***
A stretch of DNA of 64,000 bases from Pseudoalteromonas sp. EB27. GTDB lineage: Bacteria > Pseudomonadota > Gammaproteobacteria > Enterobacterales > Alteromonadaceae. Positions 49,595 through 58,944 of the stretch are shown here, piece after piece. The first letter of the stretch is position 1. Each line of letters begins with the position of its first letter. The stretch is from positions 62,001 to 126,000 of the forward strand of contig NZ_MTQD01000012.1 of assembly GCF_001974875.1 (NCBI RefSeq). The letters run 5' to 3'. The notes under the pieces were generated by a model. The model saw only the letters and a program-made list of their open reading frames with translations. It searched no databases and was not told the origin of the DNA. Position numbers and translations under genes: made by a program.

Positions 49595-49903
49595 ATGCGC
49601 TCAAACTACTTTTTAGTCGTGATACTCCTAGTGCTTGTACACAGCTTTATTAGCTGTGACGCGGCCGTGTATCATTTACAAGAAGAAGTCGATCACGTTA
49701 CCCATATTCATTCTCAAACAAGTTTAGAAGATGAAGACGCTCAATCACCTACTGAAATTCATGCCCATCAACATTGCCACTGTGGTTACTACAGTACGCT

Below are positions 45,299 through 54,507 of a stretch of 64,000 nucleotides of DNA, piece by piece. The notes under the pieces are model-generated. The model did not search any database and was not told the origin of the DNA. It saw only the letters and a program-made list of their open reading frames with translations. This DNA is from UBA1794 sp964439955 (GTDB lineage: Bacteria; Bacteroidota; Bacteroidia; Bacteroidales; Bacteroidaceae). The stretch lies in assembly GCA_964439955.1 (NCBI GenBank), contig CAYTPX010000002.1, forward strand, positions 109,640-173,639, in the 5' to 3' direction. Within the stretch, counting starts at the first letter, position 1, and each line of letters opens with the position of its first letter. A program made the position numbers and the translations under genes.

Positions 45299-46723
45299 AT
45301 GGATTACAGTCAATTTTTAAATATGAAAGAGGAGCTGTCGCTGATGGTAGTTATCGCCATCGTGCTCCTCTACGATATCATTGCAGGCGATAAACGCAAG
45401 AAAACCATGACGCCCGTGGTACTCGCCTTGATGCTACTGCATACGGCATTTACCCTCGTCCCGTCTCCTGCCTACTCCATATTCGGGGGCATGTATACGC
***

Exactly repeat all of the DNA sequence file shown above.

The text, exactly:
A stretch of DNA of 64,000 bases from Pseudoalteromonas sp. EB27. GTDB lineage: Bacteria > Pseudomonadota > Gammaproteobacteria > Enterobacterales > Alteromonadaceae. Positions 49,595 through 58,944 of the stretch are shown here, piece after piece. The first letter of the stretch is position 1. Each line of letters begins with the position of its first letter. The stretch is from positions 62,001 to 126,000 of the forward strand of contig NZ_MTQD01000012.1 of assembly GCF_001974875.1 (NCBI RefSeq). The letters run 5' to 3'. The notes under the pieces were generated by a model. The model saw only the letters and a program-made list of their open reading frames with translations. It searched no databases and was not told the origin of the DNA. Position numbers and translations under genes: made by a program.

Positions 49595-49903
49595 ATGCGC
49601 TCAAACTACTTTTTAGTCGTGATACTCCTAGTGCTTGTACACAGCTTTATTAGCTGTGACGCGGCCGTGTATCATTTACAAGAAGAAGTCGATCACGTTA
49701 CCCATATTCATTCTCAAACAAGTTTAGAAGATGAAGACGCTCAATCACCTACTGAAATTCATGCCCATCAACATTGCCACTGTGGTTACTACAGTACGCT

Below are positions 45,299 through 54,507 of a stretch of 64,000 nucleotides of DNA, piece by piece. The notes under the pieces are model-generated. The model did not search any database and was not told the origin of the DNA. It saw only the letters and a program-made list of their open reading frames with translations. This DNA is from UBA1794 sp964439955 (GTDB lineage: Bacteria; Bacteroidota; Bacteroidia; Bacteroidales; Bacteroidaceae). The stretch lies in assembly GCA_964439955.1 (NCBI GenBank), contig CAYTPX010000002.1, forward strand, positions 109,640-173,639, in the 5' to 3' direction. Within the stretch, counting starts at the first letter, position 1, and each line of letters opens with the position of its first letter. A program made the position numbers and the translations under genes.

Positions 45299-46723
45299 AT
45301 GGATTACAGTCAATTTTTAAATATGAAAGAGGAGCTGTCGCTGATGGTAGTTATCGCCATCGTGCTCCTCTACGATATCATTGCAGGCGATAAACGCAAG
45401 AAAACCATGACGCCCGTGGTACTCGCCTTGATGCTACTGCATACGGCATTTACCCTCGTCCCGTCTCCTGCCTACTCCATATTCGGGGGCATGTATACGC